A few days apart - the rose is Zephirine Drouhin although the perfume
is not very apparent now like it was in the spring.

Calendula aka Pot Marigold.

The following photos are in the veg patch which is now a complete jungle. Well it already was, but add to that a smothering carpet of chickweed which grows happily all through winter and is the bane of any gardener's life, due to its swamping nature and tenacious roots which have to be dug out and cannot be pulled.

These photos were taken before the two days of frost, but the flowers are still going strong, albeit rather soggy now after a week of on and off rain and drizzle.

Note the large brassica in the foreground,
that is SELF SEEDED PSB!!! There are five of them although 
I hardly need any more. Anyone else ever had a self seeded one?


Borage again with a honey bee.

Just a riot of colour.

And more - this is the plot where we grew potatoes!

Below is a mystery plant - yet another that came from a mixed seed packet 'for butterflies'. It's now on about its 5th cycle of self seeded growth this season. The flower stems are about 12" tall and if anyone recognises it, please tell me.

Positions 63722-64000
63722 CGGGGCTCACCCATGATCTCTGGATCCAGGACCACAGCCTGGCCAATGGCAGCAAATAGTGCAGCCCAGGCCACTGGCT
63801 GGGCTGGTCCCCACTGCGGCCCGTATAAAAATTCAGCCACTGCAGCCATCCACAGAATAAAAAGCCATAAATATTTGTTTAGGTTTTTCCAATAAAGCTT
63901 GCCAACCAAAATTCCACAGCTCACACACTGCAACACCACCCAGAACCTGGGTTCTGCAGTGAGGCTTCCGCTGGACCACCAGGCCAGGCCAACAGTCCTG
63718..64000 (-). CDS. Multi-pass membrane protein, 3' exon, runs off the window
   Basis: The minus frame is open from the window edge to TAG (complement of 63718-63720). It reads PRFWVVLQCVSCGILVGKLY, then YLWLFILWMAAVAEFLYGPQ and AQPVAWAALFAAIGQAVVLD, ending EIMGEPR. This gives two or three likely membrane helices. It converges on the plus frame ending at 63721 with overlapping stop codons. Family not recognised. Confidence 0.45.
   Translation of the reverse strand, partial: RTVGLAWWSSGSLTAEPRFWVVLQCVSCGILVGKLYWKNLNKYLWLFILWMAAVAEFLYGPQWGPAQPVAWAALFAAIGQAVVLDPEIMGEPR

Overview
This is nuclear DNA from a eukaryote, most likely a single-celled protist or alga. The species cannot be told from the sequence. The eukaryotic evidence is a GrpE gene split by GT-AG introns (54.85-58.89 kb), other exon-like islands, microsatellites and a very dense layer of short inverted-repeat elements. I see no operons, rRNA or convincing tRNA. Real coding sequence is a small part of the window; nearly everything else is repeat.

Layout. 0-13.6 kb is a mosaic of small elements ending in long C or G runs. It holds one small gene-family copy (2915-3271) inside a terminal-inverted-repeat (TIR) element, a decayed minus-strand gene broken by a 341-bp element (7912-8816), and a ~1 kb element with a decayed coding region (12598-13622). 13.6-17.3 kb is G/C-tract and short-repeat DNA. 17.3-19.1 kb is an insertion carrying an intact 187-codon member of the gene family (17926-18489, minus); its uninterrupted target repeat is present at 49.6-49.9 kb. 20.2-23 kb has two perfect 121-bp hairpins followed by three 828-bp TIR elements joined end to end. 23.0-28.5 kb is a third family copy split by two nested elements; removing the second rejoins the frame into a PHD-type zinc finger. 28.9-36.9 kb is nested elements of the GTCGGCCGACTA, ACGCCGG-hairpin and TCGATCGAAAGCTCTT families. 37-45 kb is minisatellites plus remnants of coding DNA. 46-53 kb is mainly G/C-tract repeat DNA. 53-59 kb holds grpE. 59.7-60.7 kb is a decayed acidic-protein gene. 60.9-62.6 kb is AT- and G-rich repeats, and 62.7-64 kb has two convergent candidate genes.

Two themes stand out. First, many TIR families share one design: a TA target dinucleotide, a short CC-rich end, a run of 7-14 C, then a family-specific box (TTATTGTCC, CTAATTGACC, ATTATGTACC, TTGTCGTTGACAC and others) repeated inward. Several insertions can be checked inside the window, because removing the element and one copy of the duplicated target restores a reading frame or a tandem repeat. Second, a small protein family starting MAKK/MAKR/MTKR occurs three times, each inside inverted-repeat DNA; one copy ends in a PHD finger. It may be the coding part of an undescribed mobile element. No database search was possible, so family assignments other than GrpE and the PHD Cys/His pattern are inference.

Do you know what this is?

Round the front by the front door is another mini riot of colour - we planted a couple of ivy leaf Geraniums here, but the Black Eyed Susan still self seeds and twines itself around whatever it can grab hold of. I only grew B-E Susan once here! But I spy Borage in the background, and that gets everywhere and only needs to be sown in a garden once ever. Ditto Feverfew, and Bronze Fennel - the list is endless!

I have brought inside all the Geraniums that are in pots now.

Another thing that can't be beaten at this time of year are certain photogenic seedheads and fading flowers. Hydrangeas carry on being wonderful photography subjects all through the winter as their flowers skeletonise. I know I will curse not having dead headed the garlic chives as those seeds mean new plants which will need weeding out, but for now, close up, they are beautiful.

Garlic Chives.

Mophead Hydrangea.

Mophead Hydrangea showing skeletonised petals.

I have a ton more photos to share of trees and leaves, so will try to get them posted soon. Plus autumn moths, and cats. My problem is the typing with this neuropathy as it takes so long - I can't add too much text using my kindle as it doesn't allow me to make captions, for example, so I need to do the vast majority on my desktop.